After writing about Approach Chords the other day, I received a request for more of these types of chords.
Recall the definition of approach chords – In music, an approach chord is a chord one half-step higher or lower than the goal (aka – place you’re going to), and especially helpful in turnarounds and chord progressions that move in fourths.
So here’s another idea for you…
On the tone a half step “LOWER” than the chord you want to go to (aka – “the target”), play a minor7 #5.
So if my target chord is Ebminor7, which is Eb on left /// Gb + Bb + Db on right, I could play D minor 7 #5 right before it: D on left /// C + F + A#
Eb minor 7
Or you could invert the Dmin7 #5 to put F on top:
…which leads nicely to an Eb minor 9 (which allows you to keep the F from the previous chord on top):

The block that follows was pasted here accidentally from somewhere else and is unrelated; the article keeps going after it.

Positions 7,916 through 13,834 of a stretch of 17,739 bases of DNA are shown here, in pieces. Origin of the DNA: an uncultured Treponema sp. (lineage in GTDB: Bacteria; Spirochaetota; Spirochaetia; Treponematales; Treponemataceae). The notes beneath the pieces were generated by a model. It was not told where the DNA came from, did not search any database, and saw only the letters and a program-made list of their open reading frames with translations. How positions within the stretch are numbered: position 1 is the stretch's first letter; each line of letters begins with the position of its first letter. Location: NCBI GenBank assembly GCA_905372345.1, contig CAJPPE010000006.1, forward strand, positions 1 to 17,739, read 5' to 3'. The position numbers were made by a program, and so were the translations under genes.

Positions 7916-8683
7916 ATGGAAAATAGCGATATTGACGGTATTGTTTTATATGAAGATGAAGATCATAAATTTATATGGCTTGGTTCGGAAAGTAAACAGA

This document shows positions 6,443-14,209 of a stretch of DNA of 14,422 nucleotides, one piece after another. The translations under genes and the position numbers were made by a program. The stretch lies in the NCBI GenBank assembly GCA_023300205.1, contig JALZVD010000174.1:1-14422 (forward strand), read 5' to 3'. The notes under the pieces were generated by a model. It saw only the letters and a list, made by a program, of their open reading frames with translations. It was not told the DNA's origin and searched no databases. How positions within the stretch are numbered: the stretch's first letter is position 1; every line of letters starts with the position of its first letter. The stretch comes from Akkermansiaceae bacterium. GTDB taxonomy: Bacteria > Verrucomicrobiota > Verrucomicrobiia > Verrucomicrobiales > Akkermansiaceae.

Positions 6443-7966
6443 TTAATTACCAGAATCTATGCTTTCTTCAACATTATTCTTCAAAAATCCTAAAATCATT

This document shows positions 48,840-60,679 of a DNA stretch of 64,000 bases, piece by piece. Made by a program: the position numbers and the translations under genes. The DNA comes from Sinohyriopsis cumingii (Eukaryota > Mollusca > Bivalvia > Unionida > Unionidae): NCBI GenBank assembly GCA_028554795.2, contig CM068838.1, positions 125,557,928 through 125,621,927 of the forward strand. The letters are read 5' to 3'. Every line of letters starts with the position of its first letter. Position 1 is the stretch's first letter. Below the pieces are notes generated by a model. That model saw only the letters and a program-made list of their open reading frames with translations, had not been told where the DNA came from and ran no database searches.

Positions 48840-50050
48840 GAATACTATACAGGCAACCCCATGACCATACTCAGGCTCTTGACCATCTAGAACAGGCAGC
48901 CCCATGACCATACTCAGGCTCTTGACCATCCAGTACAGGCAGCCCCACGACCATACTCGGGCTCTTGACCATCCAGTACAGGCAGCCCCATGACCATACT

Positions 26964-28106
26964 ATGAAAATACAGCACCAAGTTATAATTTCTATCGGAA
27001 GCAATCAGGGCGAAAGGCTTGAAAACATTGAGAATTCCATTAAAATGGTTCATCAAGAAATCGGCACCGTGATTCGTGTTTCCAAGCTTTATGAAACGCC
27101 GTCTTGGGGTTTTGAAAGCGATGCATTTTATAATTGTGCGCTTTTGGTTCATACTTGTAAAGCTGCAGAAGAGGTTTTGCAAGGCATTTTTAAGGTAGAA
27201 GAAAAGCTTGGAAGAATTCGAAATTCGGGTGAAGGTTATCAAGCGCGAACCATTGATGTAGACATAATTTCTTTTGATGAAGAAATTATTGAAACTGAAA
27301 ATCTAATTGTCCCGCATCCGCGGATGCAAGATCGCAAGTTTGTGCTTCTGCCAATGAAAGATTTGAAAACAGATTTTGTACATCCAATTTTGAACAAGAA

And for more spice, you could turn the Dmin7 #5 into a D7 #9#5 with the addition of one note (F#) on the bottom:
So there you have it — a few more ideas to get your creativity juices flowing. What else can you come up with?
Latest posts by Jermaine Griggs (see all)
- The All-New Song Tutor: Internet-Powered Song Learning Software - July 11, 2015
- Why The 5-Dominant (V7) Chord Is So Powerful - March 13, 2015
- Using the Circle of Fifths To Learn Your Primary Chords - March 12, 2015
- Major and Minor Chords – “If You Know Your Major, You Know Your Minor” (Part 2) - March 11, 2015
- Major and Minor Scales – “If You Know Your Major, You Know Your Minor” (Part 1) - March 10, 2015